The Jiangjialiang (JJL) and Sanguan (SG) sites are located in the Sanggan River Valley (Figure 1), yet display different subsistence economies. The JJL site was one of the largest Neolithic sites in the Sanggan River Valley. It is the oldest Neolithic Sanggan River Valley site with human remains.19 A previous excavation uncovered a total of nine buildings and 78 graves (Supplementary Figure S1).19 Radiocarbon dating of the nine buildings in the lowest stratigraphic layer indicated that they were constructed in 4850±80 BC.19, 22 Artifacts were found in the buildings and graves, including pottery, millstones, stone axes and flake tools. The non-decorative sand inclusion pottery is stylistically similar to the early Xueshan culture (3600–2900 BC).23 A large number of millstones were excavated in buildings and graves at this site, which demonstrated that by ~7000 years ago people had already begun to practice agricultural techniques. However, stone axes and flake tools are also found in the buildings and graves, suggesting that hunting still had a crucial role.22
The SG site (1435±170 BC) is more recent than the JJL site by 1500 years. It is approximately 30 km from the JJL site.24 The SG site is not geographically isolated from the JJL site. Excavation from the SG site and the JJL site yield bowls with similar characteristics. This suggested a close cultural affinity between these two sites.19 The SG population may extensively practice agricultural subsistence strategy, and share aspects of the Lower Xiajiadian culture (2500–1500 BC).8 For the SG population, agriculture was the primary form of subsistence, replacing the earlier hunting and gathering lifestyle.
JJL people and SG people represent populations in the same region whose subsistence changed from hunting to farming. In this study, mtDNA and the Y chromosome from ancient humans were sampled and analyzed to determine the genetic structure of the JJL and SG populations. By comparing the genetic diversity of the JJL and SG populations with ancient populations from the West Liao River Valley and the Yellow River Valley in North China (Figure 1), we aim to understand the Neolithic farming expansions in North China.
Materials and methods
Forty-one individuals were randomly selected from 74 human skeletal remains from the JJL site (Supplementary Figure S1). The remains were kept at the State Museum of Research Center for Chinese Frontier Archeology at Jilin University. Anthropological sex identification had been previously performed on the majority of these samples (Supplementary Table S1).22 From the SG site, we selected seven samples whose mtDNA had already been observed25 for a Y-chromosome single-nucleotide polymorphism (SNP) analysis. The genetic samples were exclusively taken from teeth. All human remains used in this study were excavated by the Cultural Relics Institute of Hebei Province, with permission from the State Administration of Cultural Heritage of China.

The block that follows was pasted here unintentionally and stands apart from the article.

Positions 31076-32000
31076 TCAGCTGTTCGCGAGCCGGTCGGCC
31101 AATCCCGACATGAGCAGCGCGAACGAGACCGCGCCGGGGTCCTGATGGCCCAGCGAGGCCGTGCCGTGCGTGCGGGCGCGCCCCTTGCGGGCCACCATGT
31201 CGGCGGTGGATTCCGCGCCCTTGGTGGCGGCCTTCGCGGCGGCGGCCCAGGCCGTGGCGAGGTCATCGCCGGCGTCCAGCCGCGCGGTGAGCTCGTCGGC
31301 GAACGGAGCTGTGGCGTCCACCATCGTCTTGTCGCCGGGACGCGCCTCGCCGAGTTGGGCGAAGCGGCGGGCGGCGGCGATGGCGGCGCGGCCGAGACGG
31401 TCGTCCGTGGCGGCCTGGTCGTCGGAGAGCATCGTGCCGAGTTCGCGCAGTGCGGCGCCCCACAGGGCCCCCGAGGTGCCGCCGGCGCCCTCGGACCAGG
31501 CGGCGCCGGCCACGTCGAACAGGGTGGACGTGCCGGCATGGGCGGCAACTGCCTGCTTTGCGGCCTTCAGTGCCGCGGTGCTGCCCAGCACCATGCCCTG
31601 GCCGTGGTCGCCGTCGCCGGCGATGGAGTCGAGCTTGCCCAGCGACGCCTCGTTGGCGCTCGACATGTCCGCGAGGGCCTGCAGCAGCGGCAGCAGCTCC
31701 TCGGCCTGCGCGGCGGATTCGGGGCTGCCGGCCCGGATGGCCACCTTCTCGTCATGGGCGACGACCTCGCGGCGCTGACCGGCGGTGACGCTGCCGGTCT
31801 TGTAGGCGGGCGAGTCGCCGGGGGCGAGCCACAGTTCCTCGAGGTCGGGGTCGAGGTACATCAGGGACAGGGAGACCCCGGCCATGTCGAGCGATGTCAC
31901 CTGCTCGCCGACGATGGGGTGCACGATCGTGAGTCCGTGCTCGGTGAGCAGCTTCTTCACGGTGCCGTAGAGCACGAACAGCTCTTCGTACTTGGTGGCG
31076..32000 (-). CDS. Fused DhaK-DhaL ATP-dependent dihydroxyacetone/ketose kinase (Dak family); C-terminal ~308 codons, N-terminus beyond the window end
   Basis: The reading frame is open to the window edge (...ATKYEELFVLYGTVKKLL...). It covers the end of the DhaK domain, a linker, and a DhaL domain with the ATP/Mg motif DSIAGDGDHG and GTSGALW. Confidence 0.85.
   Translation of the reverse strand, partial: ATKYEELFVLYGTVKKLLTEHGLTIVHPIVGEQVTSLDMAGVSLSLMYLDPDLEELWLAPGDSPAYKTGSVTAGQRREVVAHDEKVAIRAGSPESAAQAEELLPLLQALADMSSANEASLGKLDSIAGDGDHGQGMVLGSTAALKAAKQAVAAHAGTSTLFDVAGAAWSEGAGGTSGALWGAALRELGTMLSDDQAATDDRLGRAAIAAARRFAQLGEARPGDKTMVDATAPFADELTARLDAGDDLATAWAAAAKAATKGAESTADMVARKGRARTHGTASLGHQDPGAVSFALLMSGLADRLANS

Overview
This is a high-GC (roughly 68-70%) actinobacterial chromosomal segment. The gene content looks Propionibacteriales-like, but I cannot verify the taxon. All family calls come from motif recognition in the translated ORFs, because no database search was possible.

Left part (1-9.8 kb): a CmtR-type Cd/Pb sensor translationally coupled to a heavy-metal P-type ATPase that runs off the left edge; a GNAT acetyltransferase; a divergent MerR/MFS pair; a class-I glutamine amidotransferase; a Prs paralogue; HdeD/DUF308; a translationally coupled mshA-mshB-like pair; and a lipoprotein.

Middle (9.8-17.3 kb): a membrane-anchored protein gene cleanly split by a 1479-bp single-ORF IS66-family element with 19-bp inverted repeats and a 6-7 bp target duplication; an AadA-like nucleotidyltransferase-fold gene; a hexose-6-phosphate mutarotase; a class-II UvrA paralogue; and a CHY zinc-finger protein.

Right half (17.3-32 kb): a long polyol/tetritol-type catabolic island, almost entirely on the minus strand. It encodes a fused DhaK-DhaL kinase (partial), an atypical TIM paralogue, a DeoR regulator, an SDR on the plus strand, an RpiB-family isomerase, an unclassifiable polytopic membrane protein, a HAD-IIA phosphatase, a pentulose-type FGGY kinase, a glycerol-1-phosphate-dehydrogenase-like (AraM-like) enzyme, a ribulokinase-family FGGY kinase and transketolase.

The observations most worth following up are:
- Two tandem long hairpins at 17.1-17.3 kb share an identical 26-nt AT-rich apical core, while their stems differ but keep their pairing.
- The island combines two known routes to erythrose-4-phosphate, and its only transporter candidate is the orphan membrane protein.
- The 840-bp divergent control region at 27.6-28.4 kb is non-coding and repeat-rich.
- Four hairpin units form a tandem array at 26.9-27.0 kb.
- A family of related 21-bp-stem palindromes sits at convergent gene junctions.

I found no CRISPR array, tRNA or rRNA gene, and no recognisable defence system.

Sample decontamination, grinding and DNA extraction
Proper precautionary processes were taken to minimize contamination. Soil and tartar were removed from the surface of the teeth from the 41 individuals of JJL population. A liquid treatment was administered with a 5% sodium hypochlorite solution, rinsed once with ddH2O and 95% ethanol. These samples were dried on each side in a UV-radiation box for 30 min. For each sample, 200 mg of fine enamel powder was collected using a dental drill (STRONG 90, Taegu, Korea) into a 15 ml tube. The enamel powder was stored at −20 °C. For the seven SG individuals, we used enamel powder collected from the previous study.25 Each sample was digested in 5 ml of EDTA (0.5 mol, PH 8.0) and 70 μl of proteinase K (100 mg ml−1) for 12–16 h in a rotating hybridization oven at 55 °C. The supernatant was transferred to an ultrafiltration tube (centricon YM-10, Merck Millipore, Darmstadt, Germany) and condensed to ~100 μl at 6300 r.p.m. DNA was then extracted and eluted to 70 μl using the QIAquick PCR Purification Kit (Qiagen, Düsseldorf, Germany), using the manufacturer’s protocol.